Tarator Sauce

A bowl of tarator sauce

Ikonact / Wikimedia Commons / CC BY-SA 3.0


Prep: 5 mins
Cook: 0 mins
Total: 5 mins
Servings: 6 servings
Nutrition Facts (per serving)
245 Calories
21g Fat
11g Carbs
7g Protein
Show Full Nutrition Label Hide Full Nutrition Label
Nutrition Facts
Servings: 6
Amount per serving
Calories 245
% Daily Value*
Total Fat 21g 27%
Saturated Fat 3g 15%
Cholesterol 0mg 0%
Sodium 200mg 9%
Total Carbohydrate 11g 4%
Dietary Fiber 2g 8%
Total Sugars 0g
Protein 7g
Vitamin C 6mg 32%
Calcium 65mg 5%
Iron 2mg 10%
Potassium 227mg 5%
*The % Daily Value (DV) tells you how much a nutrient in a food serving contributes to a daily diet. 2,000 calories a day is used for general nutrition advice.
(Nutrition information is calculated using an ingredient database and should be considered an estimate.)

If you read the name of this recipe quickly you may think it is for tartar sauce, but this is a completely different item. Tarator sauce is a Middle Eastern sauce that is perfect for meats, vegetables, and seafood. It's even better on pita sandwiches like shawarma. A simple combination of tahini (sesame paste), lemon juice, garlic, and parsley, this mixture adds a nutty, fresh tang to almost any dish.


  • 1 cup tahini, store-bought or homemade

  • 2 cloves garlic, crushed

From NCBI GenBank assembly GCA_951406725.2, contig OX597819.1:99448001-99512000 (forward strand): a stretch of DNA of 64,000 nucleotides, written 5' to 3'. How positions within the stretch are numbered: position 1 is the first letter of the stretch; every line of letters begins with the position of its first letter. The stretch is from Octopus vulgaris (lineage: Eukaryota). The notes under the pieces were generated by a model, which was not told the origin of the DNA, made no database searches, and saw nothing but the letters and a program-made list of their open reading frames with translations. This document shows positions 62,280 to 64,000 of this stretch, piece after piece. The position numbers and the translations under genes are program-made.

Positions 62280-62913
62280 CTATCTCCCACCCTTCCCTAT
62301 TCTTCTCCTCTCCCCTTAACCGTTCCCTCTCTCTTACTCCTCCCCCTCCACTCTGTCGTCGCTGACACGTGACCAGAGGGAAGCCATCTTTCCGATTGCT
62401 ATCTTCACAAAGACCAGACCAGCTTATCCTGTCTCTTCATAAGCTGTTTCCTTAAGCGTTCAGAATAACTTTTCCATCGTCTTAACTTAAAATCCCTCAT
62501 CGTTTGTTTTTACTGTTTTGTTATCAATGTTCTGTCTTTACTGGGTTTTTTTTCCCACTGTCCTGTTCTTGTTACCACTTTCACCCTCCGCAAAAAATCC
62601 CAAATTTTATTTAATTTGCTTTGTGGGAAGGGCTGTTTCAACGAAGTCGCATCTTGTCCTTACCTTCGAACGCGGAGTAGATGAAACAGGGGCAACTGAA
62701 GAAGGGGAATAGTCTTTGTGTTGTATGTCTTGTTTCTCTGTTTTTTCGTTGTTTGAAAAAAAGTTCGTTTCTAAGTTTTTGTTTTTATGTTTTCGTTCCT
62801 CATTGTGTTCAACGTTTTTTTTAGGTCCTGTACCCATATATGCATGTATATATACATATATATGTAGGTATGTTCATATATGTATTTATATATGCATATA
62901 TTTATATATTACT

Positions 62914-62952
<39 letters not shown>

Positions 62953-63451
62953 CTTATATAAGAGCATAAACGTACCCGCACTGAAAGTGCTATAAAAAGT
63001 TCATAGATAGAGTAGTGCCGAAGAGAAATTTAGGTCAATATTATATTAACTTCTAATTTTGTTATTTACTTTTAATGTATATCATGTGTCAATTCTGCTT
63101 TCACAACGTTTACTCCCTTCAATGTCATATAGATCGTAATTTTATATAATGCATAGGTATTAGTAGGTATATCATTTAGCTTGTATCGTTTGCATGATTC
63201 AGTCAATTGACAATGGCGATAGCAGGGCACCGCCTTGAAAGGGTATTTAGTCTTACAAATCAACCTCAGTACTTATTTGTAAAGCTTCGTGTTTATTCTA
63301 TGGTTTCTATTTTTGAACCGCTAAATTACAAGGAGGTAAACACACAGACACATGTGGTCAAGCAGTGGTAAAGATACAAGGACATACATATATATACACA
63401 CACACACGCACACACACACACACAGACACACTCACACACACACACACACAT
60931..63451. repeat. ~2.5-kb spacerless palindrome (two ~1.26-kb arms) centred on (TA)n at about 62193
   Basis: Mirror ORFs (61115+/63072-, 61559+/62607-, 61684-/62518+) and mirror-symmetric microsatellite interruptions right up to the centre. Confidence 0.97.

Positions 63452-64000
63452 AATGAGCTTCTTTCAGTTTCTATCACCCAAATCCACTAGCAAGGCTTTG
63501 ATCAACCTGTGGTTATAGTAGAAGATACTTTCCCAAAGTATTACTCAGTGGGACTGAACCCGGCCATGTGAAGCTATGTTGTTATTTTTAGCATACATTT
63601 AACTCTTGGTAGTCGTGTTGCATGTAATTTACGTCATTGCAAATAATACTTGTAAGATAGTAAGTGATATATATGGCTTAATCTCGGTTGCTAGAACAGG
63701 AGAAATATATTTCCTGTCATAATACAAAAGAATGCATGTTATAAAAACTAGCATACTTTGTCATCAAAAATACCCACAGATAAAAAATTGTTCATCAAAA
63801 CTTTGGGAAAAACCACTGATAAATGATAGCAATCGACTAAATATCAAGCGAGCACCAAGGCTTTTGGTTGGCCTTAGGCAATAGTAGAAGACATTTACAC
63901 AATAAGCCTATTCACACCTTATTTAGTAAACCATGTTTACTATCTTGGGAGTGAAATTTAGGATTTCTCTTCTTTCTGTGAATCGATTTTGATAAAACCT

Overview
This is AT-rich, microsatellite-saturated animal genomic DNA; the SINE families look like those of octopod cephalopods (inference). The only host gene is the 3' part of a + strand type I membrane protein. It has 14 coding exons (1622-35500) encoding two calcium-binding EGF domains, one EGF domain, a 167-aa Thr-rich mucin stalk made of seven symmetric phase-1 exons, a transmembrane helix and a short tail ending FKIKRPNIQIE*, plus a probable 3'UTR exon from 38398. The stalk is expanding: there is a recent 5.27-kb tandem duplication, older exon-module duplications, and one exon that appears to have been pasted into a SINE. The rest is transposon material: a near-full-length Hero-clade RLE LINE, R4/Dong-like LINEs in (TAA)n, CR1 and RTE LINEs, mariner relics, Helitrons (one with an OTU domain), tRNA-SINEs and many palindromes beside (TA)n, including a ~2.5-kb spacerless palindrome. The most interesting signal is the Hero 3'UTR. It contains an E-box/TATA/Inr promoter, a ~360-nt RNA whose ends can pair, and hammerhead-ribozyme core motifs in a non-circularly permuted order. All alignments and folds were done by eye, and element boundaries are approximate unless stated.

• 3/4 cup freshly squeezed lemon juice

  • 1/2 teaspoon salt

  • 2 tablespoons water

  • 1/2 teaspoon finely chopped parsley

Steps to Make It

  1. In a food processor, combine tahini, garlic, lemon juice, and salt together. Process, adding the water as you are combining the ingredients. Mix until it forms a smooth sauce.

  2. Remove from processor and scoop into a small bowl. Stir in parsley.

  3. Serve immediately, or store in the refrigerator for up to a week in an airtight container.


  • Tahini is readily available at the supermarket, most often in the Middle Eastern or natural foods sections of the store, but it is also very simple to make. Just toast sesame seeds in the oven until fragrant and then process with olive oil until a paste forms. If you are purchasing tahini, make sure it is made with 100 percent sesame seeds and that the container doesn't seem like it has been sitting on the shelf for a very long time. If you can, check to see that the tahini isn't completely separated (liquid on the top, paste on the bottom); there should be some emulsification present.
  • Tarator sauce (also referred to simply as tahini sauce) can be served with a wide array of dishes, from steamed vegetables to Middle Eastern specialties like falafel and kofta. Tarator is also the perfect dipping sauce for Turkish fried mussels and is an ideal accompaniment for spiced fried fish, pita sandwiches, and a meze platter.

Recipe Variations

  • Tarator sauce is one of those recipes you can easily alter to your liking. If you prefer more garlic, increase the quantity to 3 cloves. Like a lot of lemon? Add 1 cup of juice instead of 3/4. And you can spice it up a bit with the addition of cayenne, cumin, chili powder, or sumac.
  • In Turkey, tarator sauce actually refers to a mixture including walnuts instead of sesame seeds. The recipe calls for bread that has been soaked in water and can feature other nuts, such as pine nuts. Garlic and lemon juice remain important ingredients. Some Turkish recipes include tahini as well.